We’ve been observing the integration of advanced technology into business operations for years—it’s been slow. Before the pandemic, a McKinsey survey reported that 58% of businesses spend less than 10% of their digital budgets on AI, and only 21% use AI across multiple business functions. COVID-19 will accelerate its adoption.
For HR, that means getting comfortable with advanced people analytics platforms. Such platforms can unlock significant value for companies because they help HR leaders collect and capitalize on data.
On a more granular level, here are a few examples of how people analytics provide value:
-Decrease time spent on repetitive tasks
-Reduce human bias in performance and pay
-Create strategic labor force plans
-Proactively identify skills gaps
-Support data-driven decision-making
As the pandemic intensifies the appeal of advanced people analytics, you can set your company up for success by researching the software landscape and learning how these platforms work. The LinkedIn 2020 Global Talent Trends survey found that over half of talent professionals need help putting basic people analytics into practice. It also found that 73% of respondents said people analytics will be a major priority for their company in the next 5 years.
Take the next step toward integrating advanced people analytics into your talent management strategy. This will help future-proof your company.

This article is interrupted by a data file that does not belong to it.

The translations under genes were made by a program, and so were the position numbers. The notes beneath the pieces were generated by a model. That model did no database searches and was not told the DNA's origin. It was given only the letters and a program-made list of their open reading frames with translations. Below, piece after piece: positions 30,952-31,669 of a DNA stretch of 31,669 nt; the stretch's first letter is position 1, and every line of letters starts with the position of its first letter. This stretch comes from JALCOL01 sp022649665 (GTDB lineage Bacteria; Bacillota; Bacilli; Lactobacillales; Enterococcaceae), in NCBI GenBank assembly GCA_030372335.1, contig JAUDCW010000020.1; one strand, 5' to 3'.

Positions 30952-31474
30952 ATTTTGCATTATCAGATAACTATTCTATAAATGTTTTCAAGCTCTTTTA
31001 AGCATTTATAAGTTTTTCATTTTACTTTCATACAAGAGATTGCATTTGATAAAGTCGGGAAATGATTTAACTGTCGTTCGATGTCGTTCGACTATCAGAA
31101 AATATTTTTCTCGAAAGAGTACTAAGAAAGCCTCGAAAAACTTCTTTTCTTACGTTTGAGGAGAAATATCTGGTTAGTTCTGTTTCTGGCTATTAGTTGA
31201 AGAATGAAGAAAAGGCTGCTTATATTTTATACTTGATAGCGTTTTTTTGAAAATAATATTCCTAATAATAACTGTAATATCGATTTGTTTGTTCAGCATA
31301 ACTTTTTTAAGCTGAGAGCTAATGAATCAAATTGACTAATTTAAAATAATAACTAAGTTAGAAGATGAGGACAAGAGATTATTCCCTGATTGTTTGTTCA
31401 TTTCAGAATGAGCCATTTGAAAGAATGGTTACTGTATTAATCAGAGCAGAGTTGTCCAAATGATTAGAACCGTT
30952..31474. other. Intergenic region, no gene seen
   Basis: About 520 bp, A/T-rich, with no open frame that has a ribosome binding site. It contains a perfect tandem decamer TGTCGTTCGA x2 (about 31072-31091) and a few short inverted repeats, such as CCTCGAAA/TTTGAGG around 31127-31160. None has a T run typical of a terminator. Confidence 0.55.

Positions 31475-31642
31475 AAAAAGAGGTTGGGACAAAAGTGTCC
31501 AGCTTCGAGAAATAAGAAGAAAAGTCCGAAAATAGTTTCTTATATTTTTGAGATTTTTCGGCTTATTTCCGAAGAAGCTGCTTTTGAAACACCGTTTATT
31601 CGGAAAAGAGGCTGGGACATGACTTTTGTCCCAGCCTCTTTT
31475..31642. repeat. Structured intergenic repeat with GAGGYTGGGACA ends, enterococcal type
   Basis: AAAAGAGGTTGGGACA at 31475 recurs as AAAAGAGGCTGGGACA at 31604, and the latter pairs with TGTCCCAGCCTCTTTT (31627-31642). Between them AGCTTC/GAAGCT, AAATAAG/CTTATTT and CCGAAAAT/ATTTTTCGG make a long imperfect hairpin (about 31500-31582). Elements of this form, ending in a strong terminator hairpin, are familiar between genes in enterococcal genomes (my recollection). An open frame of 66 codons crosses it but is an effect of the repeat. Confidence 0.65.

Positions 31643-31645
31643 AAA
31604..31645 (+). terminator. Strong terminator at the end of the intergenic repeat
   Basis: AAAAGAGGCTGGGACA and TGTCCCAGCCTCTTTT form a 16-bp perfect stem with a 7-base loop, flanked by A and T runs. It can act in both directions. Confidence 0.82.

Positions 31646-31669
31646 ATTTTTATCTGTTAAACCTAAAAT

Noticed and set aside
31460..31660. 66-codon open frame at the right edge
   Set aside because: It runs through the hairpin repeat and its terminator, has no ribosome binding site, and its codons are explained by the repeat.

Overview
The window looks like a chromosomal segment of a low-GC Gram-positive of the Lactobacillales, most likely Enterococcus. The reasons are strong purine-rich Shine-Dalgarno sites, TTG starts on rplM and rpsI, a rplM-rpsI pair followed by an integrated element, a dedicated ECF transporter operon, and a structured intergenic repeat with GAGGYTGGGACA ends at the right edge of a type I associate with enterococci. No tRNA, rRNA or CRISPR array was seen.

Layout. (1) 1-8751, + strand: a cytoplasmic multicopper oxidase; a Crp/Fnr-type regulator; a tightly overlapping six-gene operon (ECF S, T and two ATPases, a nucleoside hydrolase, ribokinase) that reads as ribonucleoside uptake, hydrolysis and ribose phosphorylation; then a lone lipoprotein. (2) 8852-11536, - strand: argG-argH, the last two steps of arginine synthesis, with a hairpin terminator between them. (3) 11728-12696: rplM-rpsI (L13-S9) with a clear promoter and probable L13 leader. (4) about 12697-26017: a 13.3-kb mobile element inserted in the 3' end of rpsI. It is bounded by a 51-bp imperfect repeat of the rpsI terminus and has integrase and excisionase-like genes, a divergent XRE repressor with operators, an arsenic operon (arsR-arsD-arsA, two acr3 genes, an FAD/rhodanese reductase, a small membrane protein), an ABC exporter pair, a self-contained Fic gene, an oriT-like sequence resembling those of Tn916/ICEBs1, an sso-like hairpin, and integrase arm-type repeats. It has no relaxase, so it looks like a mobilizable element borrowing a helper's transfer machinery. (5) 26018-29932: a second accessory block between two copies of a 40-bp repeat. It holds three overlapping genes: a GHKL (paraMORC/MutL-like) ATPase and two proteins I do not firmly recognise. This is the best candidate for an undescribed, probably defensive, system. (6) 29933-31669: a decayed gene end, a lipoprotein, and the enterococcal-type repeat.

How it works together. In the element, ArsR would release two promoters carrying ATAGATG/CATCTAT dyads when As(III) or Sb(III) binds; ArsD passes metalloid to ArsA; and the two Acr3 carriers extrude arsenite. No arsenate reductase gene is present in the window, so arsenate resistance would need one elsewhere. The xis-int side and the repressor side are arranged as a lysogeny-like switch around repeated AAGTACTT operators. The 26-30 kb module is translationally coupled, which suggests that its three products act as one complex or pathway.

3. Pivot to reskilling and internal mobility
COVID-19 is igniting large employee restructurings across industries and, as we discussed in point #2, the accelerated adoption of advanced technologies.
When the economy recovers, many of the (at least) 26 million people who have lost their jobs in the past three weeks might find that their jobs don’t exist anymore. In fact, 88% of jobs lost in three recessions over the past 30 years were those deemed “routine” and “highly automatable.”
This restructuring of people and process will result in skills gaps that could dampen company performance. To avoid this scenario, smart business and HR leaders will turn their focus to internal mobility via reskilling and upskilling.
Research led by Josh Bersin highlights the business case for taking the “build versus buy” approach to talent. To fill a mid-level software engineer position, the research found that it can cost up to 6 times more to hire externally versus to build from within.
What’s more, internal hiring reduces churn rate: companies with high rates of internal hiring retain their employees an average of 41% longer compared to companies with low rates of internal hiring. Low employee turnover decreases recruiting costs while increasing employee satisfaction and productivity.
So again, to future-proof your company, think about how you can create equitable pathways for internal mobility.
Make sure these mobility processes are formal. This will improve consistency and reduce bias that stems from informal relationship-based recommendations.
Remember, people analytics can help you identify skills gaps and match those gaps with high-potential talent.
The COVID-19 presents leaders like you with a formidable opportunity to set your company apart. Put your people first, embrace advanced technologies, and focus on internal mobility. Be brave and make a commitment to build a better tomorrow—for you, your company, and our economy.